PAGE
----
As part of the non-time-critical removal action, NPS is conducting an engineering evaluation/cost analysis (EE/CA) to evaluate associated potential risks to human health and safety and the environment, identify relevant cleanup requirements, develop a range of cleanup alternatives, and identify a recommended response action alternative for the Site.
A Preliminary Assessment (PA) was conducted in 2014 by Environmental Cost Management (ECM). The PA described the historical uses of the Site, current state of the Site, and approximated by visual means only the extent of various waste rock and mill tailings at the Site. As a follow-up to the PA, a Site Inspection (SI) was conducted by NOREAS, Inc. (NOREAS) in 2016. Soils are the primary media of concern at the Site. Therefore, soil samples were collected from three decision units (DUs) at the Site, including: the cyanide processing area (DU-1), fine-grained mine waste (DU-2), and background native soils (DU-3). The soil samples were analyzed for metals, cyanide, and pH. Also, select soil samples were analyzed for acid-base accounting (ABA), to determine the acid-generating potential of the soils.
A Conceptual Site Model prepared as part of the SI Report (NOREAS, 2016) illustrates the potential human and ecological exposure routes. The principal human exposure pathways are through dermal contact and inhalation of wind-blown material.
Based on the results of the soil samples from DU-1 and DU-2, concentrations of antimony, arsenic, cadmium, copper, lead, mercury, selenium, silver, and zinc were above the background concentrations in DU-3. Results of ABA testing of DU-2 soils indicated no net potential for acid generation.
The results of the SI soil sampling indicate that the Site contains metals in soil above local background concentrations, USEPA regional screening levels (RSLs) for residential soil, and the NPS ecological screening values (ESVs). The principal contaminant of concern at the Site is arsenic, detected in soil at significantly elevated concentrations compared with background levels.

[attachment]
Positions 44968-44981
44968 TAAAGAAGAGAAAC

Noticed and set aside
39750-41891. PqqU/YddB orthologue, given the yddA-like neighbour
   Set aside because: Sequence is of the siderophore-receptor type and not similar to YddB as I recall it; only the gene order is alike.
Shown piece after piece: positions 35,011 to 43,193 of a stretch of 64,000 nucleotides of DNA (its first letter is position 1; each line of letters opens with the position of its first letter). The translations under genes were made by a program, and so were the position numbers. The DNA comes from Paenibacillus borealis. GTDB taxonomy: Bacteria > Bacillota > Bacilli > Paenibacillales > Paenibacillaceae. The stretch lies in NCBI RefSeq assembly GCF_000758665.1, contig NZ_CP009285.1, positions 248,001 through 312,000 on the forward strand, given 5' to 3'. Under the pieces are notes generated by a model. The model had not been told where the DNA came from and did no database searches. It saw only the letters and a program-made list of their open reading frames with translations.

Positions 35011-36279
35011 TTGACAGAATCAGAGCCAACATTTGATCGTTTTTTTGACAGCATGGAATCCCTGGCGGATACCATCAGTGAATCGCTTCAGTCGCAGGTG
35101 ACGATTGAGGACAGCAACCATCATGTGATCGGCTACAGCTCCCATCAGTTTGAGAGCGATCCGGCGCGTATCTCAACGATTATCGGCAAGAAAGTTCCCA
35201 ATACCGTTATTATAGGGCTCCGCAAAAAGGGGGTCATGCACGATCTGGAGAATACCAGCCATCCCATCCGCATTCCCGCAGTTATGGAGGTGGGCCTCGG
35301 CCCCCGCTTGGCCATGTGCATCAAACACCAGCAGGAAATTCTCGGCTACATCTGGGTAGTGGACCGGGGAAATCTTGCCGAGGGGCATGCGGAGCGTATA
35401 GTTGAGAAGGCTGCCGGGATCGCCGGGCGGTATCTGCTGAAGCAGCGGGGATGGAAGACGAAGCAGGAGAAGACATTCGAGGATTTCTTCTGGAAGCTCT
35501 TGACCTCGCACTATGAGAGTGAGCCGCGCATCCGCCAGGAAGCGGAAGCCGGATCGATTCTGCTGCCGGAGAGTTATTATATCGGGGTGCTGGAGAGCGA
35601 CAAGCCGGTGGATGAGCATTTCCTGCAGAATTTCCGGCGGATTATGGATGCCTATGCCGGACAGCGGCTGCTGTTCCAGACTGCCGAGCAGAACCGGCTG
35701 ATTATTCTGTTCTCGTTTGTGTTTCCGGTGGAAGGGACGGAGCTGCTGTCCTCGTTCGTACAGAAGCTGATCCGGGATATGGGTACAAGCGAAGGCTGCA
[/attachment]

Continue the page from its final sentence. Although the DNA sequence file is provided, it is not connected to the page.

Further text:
The NPS is conducting an engineering evaluation/cost analysis (EE/CA) as part of a non-time-critical removal action to gather additional information. The NPS has determined that it has sufficient data from previous sampling efforts at the Site, so in this instance, the EE/CA process will not include additional site sampling. Existing data will be used to conduct risk assessments to evaluate human health and ecological concerns, and cleanup goals will be established. If cleanup is required, the EE/CA will also develop, present, and evaluate cleanup alternatives.
The final draft EE/CA Report prepared during this process will be made available for public review and comment during a 30-day period. Following the review and comment period, the EE/CA Report will be revised as necessary and issued in final form. NPS will draft a responsiveness summary that summarizes and responds to significant public comments which will be issued along with the Final EE/CA Report. Following the release of those documents, NPS will issue an Action Memorandum formally selecting the response action alternative for the Site. Once those steps have been taken, NPS will seek funding to implement the selected response action for the Site. Once funding is secured, Site cleanup can proceed.
Public Information Officer
Death Valley National Park